Synthese 195 (4):1799-1825 (2018)

Authors
Robert Trueman
University of York
Abstract
Beliefs have what I will call ‘propositional content’. A belief is always a belief that so-and-so: a belief that grass is green, or a belief that snow is white, or whatever. Other things have propositional content too, such as sentences, judgments and assertions. The Standard View amongst philosophers is that what it is to have a propositional content is to stand in an appropriate relation to a proposition. Moreover, on this view, propositions are objects, i.e. the kind of thing you can refer to with singular terms. For example, on the Standard View, we should parse the sentence ‘Simon believes that Sharon is funny’ as: [Simon] believes [that Sharon is funny]; ‘Simon’ is a term referring to a thinking subject, ‘that Sharon is funny’ is a term referring to a proposition, and ‘x believes y’ is a dyadic predicate expressing the believing relation. In this paper, I argue against the Standard View. This is how I think we should parse ‘Simon believes that Sharon is funny’: [Simon] believes that [Sharon is funny]; here we have a singular term, ‘Simon’, a sentence ‘Sharon is funny’, and a ‘prenective’ joining them together, ‘x believes that p’. On this Prenective View, we do not get at the propositional content of someone’s belief by referring to a reified proposition with a singular term; we simply use the sentence ‘Sharon is funny’ to express that content for ourselves. I argue for the Prenective View in large part by showing that an initially attractive version of the Standard View is actually vulnerable to the same objection that Wittgenstein used against Russell’s multiple-relation theory of judgment.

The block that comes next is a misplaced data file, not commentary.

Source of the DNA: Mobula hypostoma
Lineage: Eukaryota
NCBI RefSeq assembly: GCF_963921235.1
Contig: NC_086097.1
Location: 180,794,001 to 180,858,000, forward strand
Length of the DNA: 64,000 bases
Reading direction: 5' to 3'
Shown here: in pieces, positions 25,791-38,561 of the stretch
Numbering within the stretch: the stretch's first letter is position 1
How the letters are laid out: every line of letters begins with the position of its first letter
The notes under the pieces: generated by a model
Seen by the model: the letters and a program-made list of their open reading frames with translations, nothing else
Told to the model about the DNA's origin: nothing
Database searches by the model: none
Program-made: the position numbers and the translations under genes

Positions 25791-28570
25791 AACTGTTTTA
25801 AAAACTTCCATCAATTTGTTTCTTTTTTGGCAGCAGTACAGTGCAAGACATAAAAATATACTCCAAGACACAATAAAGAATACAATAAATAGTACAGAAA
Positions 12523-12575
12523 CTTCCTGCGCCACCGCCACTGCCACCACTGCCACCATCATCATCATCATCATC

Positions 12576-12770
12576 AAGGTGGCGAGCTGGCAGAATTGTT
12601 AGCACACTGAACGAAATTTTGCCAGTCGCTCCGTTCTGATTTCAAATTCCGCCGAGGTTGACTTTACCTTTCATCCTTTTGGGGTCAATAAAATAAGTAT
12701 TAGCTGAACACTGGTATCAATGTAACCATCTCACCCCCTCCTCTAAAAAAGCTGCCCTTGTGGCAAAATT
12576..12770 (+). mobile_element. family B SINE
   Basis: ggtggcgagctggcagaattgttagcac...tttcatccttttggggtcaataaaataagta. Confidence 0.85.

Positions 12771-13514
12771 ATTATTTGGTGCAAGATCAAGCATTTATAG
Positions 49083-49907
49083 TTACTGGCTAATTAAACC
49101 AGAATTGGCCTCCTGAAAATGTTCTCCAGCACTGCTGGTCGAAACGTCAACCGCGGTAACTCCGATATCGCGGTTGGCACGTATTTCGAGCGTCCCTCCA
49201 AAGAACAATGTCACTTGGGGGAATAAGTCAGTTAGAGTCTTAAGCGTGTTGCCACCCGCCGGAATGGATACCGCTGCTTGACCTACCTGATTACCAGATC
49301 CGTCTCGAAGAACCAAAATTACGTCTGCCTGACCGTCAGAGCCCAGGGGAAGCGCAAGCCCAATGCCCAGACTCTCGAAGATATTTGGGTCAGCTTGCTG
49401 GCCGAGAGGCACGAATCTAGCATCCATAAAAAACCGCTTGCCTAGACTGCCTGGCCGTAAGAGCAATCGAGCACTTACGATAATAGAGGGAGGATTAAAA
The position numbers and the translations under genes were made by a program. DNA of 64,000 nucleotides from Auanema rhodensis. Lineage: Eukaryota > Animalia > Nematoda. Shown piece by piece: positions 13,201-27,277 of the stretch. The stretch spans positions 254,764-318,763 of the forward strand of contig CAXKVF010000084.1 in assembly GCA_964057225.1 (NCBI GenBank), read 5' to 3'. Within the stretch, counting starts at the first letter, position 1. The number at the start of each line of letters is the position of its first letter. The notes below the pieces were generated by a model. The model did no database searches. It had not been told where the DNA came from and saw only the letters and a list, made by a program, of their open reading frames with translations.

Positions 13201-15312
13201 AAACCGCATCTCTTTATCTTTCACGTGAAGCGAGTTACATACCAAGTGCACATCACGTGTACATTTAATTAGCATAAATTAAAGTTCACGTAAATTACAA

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DOI 10.1007/s11229-016-1309-4
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References found in this work BETA

Word and Object.Willard Van Orman Quine - 1960 - Cambridge, MA, USA: MIT Press.
Philosophy of Logic.W. V. Quine - 1970 - Harvard University Press.
The Principles of Mathematics.Bertrand Russell - 1903 - Cambridge, England: Allen & Unwin.
Tractatus logico-philosophicus.Ludwig Wittgenstein - 1922 - Filosoficky Casopis 52:336-341.
Word and Object.Willard Van Orman Quine - 1960 - Les Etudes Philosophiques 17 (2):278-279.

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Citations of this work BETA

Higher‐Order Metaphysics.Lukas Skiba - 2021 - Philosophy Compass 16 (10):1-11.
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Propositions and Cognitive Relations.Nicholas K. Jones - 2019 - Proceedings of the Aristotelian Society 119 (2):157-178.

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